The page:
New Cambridge Studies in Religion and Critical Thought combines philosophical clarity, historical scholarship, and ethical inquiry into the study of religion, considering such questions as: what does a properly critical approach to 'religion' or to particular religious traditions, practices, and ideas involve? What concepts might such an approach employ and how should these be understood? What are the political implications of taking such an approach – for religious studies and for the people studied therein? How should attention to race, class, gender, sexuality, capital, empire, and domination inform our assessment of religious traditions, institutions, and practices? The answers offered, while diverse in their methodologies, topics, and conclusions, are intended alike to be clear, precise, and historically attuned investigations of important subjects or figures in the study of religion and critical thought.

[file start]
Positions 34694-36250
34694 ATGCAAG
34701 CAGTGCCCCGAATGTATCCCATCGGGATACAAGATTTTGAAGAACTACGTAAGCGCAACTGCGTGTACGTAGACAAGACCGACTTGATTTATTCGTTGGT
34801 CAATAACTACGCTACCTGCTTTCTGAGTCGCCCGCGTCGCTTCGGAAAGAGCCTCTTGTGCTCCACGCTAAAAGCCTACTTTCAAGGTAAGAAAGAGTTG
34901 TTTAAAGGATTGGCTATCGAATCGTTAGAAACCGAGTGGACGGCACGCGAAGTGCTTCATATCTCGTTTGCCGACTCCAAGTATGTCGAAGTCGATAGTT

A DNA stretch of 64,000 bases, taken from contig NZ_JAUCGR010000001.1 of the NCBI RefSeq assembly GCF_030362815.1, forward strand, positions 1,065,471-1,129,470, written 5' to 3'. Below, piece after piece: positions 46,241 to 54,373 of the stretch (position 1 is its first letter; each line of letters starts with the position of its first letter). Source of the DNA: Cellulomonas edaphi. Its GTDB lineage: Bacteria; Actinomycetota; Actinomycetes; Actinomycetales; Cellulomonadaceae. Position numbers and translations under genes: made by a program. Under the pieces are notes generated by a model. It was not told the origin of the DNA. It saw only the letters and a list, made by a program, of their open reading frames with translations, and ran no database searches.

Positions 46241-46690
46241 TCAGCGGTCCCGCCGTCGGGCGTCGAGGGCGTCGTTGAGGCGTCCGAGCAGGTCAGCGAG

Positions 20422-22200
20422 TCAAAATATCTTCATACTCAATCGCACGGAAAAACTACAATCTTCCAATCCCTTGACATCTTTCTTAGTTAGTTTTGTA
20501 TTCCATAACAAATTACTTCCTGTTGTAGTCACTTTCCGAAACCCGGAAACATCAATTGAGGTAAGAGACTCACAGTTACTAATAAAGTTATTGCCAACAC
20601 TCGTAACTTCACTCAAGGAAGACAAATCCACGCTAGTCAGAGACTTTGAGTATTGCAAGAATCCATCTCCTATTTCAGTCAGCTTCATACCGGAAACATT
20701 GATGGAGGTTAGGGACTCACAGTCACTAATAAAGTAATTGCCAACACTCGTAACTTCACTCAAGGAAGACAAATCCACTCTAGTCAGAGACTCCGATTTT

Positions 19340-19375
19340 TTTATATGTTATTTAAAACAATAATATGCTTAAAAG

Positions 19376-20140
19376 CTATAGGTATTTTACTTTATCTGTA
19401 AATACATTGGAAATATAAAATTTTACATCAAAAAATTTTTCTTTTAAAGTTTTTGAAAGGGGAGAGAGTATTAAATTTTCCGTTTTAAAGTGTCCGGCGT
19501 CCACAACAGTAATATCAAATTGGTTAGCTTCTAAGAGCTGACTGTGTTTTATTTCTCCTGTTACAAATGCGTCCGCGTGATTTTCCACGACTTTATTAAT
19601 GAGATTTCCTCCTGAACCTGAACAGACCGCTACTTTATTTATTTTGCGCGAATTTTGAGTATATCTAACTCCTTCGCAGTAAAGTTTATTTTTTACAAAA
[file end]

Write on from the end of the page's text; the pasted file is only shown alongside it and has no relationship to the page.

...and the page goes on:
General Editors: Molly Farneth, Haverford College; Keri Day, Princeton Theological Seminary; Stephen Bush, Brown University
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